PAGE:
March 19, 2011

RP-2: A mentor's story -- Dealing with a runaway mentee

What should a mentor do when her mentee, a young girl, flees home where she had been deeply unhappy and gets married? Here, one mentor shares her experience

CHILDREN and youngsters face diverse kinds of challenges in the early part of their lives and as they grow up. There are cases where youngsters run away from their homes, or from the institution or centre caring for them. How they cope with the situation can also influence — positively or negatively the decisions they take later on in life. Often the presence of a mentor or friend can help them deal with the situation.

Last November, we came across one such story from a mentor at one of the Reflective Practice Sessions* and we discussed it again at a refresher training meet in January.

For about a year, Geetha had been mentoring Priya**, who came from a partner centre in Roopena Agrahara. Priya had failed two subjects during her Class X exams but had rewritten and cleared those exams. She was hardworking and ambitious and she was very keen to go to college. With the help of her brother and uncle she eventually managed to gather funds to pay for her tuition fees and started attending PU college.

Geetha learnt through her conversations with Priya that her father was abusive and caused trouble at home: he was an alcoholic who would come home drunk most days. There were constant fights between the parents. To get away from this disruptive environment and to be able to focus on her studies, Priya moved in with her aunt for some time.

Priya was often sad and she had few friends. She always talked about being unhappy over her home situation and said that she felt the need for someone like Geetha to talk to as there was no one else.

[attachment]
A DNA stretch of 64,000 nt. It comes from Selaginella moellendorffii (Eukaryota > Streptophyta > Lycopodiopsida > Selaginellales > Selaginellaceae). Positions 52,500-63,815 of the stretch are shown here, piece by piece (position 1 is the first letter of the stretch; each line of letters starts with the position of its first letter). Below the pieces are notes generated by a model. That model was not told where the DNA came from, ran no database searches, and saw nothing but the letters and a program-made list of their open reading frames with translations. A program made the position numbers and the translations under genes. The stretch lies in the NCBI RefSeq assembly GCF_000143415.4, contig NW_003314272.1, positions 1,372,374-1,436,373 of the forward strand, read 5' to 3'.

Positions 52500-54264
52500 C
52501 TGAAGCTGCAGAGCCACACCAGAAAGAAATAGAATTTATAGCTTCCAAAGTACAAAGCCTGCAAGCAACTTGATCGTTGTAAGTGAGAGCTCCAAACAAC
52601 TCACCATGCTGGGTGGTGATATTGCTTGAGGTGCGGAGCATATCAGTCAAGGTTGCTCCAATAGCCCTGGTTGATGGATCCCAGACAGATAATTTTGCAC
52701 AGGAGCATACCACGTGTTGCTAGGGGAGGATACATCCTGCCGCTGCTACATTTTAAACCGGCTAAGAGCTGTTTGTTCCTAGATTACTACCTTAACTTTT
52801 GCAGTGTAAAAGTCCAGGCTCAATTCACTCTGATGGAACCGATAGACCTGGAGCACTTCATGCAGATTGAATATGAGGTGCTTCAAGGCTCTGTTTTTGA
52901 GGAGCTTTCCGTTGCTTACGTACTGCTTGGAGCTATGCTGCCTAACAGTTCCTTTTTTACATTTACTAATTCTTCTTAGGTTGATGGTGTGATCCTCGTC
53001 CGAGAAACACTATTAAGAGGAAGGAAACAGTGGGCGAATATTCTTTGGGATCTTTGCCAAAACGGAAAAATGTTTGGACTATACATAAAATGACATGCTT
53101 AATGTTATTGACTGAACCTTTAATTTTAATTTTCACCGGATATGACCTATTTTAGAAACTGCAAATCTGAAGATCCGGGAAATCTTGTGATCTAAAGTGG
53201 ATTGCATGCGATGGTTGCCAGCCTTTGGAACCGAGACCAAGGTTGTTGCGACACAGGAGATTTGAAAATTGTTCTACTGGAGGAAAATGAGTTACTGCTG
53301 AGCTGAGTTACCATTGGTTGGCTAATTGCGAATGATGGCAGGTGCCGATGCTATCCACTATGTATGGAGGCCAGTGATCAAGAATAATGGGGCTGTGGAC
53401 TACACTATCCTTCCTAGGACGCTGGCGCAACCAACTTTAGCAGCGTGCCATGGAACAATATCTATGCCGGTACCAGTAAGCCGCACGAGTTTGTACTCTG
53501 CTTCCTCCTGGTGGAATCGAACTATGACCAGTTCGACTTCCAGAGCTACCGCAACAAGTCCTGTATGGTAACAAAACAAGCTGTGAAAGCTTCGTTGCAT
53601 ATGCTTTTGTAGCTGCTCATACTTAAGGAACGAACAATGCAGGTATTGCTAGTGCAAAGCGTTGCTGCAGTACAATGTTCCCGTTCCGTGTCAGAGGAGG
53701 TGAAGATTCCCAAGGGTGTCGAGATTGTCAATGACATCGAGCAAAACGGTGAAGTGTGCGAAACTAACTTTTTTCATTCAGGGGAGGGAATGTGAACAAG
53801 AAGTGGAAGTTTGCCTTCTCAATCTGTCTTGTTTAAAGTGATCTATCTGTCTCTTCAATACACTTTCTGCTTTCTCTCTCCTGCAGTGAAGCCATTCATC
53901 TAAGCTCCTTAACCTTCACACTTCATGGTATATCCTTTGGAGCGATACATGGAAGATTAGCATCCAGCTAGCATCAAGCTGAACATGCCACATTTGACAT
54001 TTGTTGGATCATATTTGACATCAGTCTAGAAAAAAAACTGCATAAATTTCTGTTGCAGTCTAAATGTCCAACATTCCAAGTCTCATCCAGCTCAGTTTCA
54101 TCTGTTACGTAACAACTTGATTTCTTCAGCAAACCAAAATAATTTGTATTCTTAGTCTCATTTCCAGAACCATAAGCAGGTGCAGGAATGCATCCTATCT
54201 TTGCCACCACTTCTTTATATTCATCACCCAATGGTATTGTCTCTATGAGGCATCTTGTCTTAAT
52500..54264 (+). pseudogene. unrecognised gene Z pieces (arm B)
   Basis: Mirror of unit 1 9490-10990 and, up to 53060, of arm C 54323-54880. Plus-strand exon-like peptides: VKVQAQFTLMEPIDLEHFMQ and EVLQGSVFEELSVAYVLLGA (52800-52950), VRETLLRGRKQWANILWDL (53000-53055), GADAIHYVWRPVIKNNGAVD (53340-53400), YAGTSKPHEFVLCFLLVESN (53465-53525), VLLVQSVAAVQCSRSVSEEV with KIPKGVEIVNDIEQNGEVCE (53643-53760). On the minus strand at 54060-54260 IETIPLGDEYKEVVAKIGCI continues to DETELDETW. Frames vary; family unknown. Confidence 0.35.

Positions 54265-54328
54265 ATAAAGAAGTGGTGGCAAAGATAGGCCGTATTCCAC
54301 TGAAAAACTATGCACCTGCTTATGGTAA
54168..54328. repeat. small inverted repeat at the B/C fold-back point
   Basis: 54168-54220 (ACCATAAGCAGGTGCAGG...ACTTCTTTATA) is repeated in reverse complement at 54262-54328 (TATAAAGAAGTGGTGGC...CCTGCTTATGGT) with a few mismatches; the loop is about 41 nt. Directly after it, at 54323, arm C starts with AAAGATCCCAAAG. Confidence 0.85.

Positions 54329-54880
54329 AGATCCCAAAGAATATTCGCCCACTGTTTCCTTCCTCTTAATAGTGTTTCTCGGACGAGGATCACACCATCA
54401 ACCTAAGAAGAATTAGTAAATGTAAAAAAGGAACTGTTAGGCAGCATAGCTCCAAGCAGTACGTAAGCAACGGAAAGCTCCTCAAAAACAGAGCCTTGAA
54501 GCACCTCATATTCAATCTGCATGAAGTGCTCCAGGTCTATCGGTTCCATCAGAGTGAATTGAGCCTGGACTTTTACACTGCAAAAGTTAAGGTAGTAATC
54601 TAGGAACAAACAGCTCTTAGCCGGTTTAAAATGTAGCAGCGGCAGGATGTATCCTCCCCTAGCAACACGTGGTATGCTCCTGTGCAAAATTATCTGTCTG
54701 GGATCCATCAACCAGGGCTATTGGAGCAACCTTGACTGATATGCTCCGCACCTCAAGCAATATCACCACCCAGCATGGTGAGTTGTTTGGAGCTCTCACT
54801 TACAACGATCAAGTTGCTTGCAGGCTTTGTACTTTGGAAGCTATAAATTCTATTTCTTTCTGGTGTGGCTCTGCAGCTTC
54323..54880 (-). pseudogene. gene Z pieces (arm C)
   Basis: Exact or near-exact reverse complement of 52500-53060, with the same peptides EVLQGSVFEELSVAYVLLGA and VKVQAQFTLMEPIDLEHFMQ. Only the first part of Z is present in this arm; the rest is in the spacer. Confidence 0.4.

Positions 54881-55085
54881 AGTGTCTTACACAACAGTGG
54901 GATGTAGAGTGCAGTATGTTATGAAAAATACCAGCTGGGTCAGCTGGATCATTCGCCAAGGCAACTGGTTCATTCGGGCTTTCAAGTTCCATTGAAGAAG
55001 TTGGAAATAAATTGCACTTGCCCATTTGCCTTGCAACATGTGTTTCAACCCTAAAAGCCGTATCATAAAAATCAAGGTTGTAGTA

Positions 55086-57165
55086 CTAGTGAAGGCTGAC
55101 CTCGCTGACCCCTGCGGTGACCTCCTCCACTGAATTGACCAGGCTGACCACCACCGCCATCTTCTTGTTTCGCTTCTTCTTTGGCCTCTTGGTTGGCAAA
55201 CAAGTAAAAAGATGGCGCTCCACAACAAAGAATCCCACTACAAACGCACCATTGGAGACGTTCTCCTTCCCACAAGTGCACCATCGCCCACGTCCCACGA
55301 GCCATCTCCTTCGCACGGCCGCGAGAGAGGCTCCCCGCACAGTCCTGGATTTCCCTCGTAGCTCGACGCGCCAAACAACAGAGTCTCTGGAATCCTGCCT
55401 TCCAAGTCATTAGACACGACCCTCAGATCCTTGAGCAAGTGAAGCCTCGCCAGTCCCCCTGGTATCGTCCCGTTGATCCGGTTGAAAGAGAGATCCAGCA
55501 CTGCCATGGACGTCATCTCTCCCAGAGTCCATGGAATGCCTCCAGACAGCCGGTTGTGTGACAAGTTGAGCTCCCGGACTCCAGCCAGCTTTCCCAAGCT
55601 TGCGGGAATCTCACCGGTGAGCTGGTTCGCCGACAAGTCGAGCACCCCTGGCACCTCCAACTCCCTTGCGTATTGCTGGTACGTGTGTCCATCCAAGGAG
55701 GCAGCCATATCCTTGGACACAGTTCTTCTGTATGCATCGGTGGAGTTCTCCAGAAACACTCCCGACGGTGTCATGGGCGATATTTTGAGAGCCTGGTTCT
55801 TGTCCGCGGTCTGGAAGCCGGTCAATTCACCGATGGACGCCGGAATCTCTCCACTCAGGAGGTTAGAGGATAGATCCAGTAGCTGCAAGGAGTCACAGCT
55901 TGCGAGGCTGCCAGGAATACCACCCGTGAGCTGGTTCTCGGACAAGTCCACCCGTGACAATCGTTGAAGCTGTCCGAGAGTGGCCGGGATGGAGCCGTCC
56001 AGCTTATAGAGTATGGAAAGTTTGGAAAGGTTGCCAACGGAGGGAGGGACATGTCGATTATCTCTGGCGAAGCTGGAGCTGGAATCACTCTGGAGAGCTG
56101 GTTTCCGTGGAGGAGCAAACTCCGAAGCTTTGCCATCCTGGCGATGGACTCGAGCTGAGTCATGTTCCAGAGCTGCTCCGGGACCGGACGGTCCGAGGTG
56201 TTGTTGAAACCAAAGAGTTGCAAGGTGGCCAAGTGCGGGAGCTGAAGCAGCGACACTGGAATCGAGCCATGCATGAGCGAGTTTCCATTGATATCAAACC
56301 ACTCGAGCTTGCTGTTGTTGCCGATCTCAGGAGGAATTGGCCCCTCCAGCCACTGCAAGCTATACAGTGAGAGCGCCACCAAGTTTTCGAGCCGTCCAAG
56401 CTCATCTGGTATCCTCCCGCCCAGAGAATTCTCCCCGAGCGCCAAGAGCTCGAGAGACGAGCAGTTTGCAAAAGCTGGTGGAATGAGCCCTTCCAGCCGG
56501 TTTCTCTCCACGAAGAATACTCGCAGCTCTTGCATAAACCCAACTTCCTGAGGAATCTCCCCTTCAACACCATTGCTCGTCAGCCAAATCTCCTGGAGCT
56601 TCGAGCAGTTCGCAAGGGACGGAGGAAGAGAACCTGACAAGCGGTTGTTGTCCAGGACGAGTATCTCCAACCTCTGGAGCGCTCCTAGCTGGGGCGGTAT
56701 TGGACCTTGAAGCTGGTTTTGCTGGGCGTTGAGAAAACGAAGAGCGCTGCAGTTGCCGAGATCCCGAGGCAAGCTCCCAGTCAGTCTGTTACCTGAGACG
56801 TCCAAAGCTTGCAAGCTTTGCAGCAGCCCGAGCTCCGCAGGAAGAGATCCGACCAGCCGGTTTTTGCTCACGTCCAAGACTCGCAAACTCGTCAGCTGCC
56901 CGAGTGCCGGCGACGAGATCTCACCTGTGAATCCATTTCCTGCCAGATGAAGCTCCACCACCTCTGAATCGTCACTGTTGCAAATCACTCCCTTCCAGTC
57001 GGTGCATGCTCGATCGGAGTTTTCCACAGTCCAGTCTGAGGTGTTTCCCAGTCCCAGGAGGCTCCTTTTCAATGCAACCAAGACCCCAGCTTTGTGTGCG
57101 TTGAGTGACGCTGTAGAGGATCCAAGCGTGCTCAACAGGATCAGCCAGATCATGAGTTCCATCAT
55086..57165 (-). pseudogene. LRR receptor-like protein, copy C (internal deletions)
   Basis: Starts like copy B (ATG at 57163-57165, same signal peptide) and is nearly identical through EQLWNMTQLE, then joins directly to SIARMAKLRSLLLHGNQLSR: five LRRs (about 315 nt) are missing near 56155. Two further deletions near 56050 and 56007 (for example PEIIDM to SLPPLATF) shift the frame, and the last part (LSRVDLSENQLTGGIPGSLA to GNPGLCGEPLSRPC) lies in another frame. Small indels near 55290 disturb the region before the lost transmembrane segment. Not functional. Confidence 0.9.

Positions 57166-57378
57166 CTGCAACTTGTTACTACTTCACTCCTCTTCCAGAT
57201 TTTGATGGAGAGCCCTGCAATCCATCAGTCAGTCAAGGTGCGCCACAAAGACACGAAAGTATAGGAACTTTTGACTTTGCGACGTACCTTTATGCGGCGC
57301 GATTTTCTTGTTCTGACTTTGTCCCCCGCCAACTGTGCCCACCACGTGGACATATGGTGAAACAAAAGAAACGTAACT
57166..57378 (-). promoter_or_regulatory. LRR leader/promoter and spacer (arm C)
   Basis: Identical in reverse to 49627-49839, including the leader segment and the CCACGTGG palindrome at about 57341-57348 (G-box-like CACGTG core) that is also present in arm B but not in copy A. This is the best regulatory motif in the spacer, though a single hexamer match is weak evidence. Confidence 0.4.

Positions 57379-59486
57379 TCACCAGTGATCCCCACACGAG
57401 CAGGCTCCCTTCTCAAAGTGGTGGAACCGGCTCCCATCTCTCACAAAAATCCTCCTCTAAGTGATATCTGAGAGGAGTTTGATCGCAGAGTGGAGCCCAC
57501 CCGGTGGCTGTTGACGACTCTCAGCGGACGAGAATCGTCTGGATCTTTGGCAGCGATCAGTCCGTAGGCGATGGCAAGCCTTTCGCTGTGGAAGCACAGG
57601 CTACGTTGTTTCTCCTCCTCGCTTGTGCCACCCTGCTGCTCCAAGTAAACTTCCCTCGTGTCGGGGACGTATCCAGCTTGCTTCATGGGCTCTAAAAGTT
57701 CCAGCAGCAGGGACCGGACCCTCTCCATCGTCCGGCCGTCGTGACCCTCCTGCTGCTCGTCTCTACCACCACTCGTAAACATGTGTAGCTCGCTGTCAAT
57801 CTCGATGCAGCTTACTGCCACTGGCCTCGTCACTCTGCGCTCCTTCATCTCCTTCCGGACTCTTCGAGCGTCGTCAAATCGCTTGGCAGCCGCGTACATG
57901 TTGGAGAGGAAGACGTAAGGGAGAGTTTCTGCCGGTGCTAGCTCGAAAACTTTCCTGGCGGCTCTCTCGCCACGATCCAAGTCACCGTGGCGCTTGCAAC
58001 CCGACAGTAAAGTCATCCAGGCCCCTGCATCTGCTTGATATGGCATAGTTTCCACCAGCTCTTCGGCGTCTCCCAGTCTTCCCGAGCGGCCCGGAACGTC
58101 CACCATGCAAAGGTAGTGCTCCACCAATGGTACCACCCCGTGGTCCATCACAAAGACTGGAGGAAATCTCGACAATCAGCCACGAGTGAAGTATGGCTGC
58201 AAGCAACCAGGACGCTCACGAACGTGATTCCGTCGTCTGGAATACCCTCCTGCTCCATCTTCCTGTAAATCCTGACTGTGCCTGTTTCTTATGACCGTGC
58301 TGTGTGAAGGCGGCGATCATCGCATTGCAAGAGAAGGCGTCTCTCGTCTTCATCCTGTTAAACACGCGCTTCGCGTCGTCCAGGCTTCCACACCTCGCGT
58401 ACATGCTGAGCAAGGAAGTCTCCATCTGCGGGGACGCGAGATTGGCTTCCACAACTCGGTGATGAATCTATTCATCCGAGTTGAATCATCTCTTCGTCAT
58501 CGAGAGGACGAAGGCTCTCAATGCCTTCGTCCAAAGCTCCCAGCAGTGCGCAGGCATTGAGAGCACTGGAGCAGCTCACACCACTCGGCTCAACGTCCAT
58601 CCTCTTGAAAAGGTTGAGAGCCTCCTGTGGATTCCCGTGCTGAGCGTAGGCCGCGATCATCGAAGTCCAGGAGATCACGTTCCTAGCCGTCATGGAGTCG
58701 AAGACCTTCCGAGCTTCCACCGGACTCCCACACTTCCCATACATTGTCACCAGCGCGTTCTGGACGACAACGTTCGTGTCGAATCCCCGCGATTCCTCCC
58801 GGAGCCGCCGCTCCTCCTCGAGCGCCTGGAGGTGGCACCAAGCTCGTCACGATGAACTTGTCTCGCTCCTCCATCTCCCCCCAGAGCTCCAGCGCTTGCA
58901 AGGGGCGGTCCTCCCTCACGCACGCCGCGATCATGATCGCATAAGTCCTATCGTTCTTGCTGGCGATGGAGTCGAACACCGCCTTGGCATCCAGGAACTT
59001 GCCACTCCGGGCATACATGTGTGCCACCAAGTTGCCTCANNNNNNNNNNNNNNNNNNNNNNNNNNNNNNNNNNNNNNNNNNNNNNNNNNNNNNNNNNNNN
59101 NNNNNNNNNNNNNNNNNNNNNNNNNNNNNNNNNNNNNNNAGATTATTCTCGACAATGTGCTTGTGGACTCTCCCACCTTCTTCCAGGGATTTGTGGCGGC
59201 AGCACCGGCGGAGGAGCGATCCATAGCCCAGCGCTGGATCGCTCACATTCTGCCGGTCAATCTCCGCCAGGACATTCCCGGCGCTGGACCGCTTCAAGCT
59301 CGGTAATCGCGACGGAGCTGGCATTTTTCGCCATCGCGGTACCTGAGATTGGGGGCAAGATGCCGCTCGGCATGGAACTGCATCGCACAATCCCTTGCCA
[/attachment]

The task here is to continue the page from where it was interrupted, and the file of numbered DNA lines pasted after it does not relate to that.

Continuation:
FOR MORE THAN A MONTH Geetha had been unable to speak to Priya. She tried to contact her but every time she was told Priya was not there or had gone to her native place. Eventually she learnt from Priya’s mother that Priya had run away from home. This came as a shock to Geetha as she had not heard from Priya about this decision.

In order to understand the situation Geetha paid a visit to Priya’s home and learnt that she had run away from home and moved in with a boy and they had got married. Priya’s mother claimed that Priya was being tortured and held against her will and that they had filed a police complaint. When the police summoned Priya’s family and the boy’s family, Priya insisted that she did not want to return to her home. A week later Priya’s mother claimed she got a call from her saying she wanted to come back. Her mother insisted that the boy was uneducated and belonged to a local gang. She also said she was worried about her daughter's welfare. She claimed the boy had threatened the family and influenced the police and she insisted that Geetha persuade her to return to her family.

This left Geetha extremely worried and confused. She was unsure how to proceed. Should she make an effort to rescue Priya or should she seek help from the police or other organisations? Was she in danger?

Geetha thought about it and decided to first gather more information, establish contact with Priya, and hear her side of the story. She spoke with Priya's former school principal with the help of Dream A Dream staff. He acknowledged that he was aware of the situation but did not want to interfere because it seemed as though Priya had willingly left home.

Geetha managed to find the address of the boy (with whom Priya was allegedly involved) and she set out to visit the boy’s home to understand the situation. This was a difficult task as Geetha was unsure how the boy’s family would receive her and wondered if there would be trouble, as Priya’s mother had warned.

However, she managed to meet Priya without any difficulty. Priya and her new family welcomed her. Geetha managed to find some time alone with Priya to check if she was fine and safe and had anything to share or needed any help. Priya assured Geetha that she was very happy there and had chosen to leave home on her own will. She could not cope with the troubles at her home and needed a way out. That’s when her boyfriend came into her life. The family members of the boy were warm and welcoming and extended their hospitality to Geetha. Priya now plans to get legally married in a year (she has yet to turn 18) and, in the meantime, continue with her PU studies.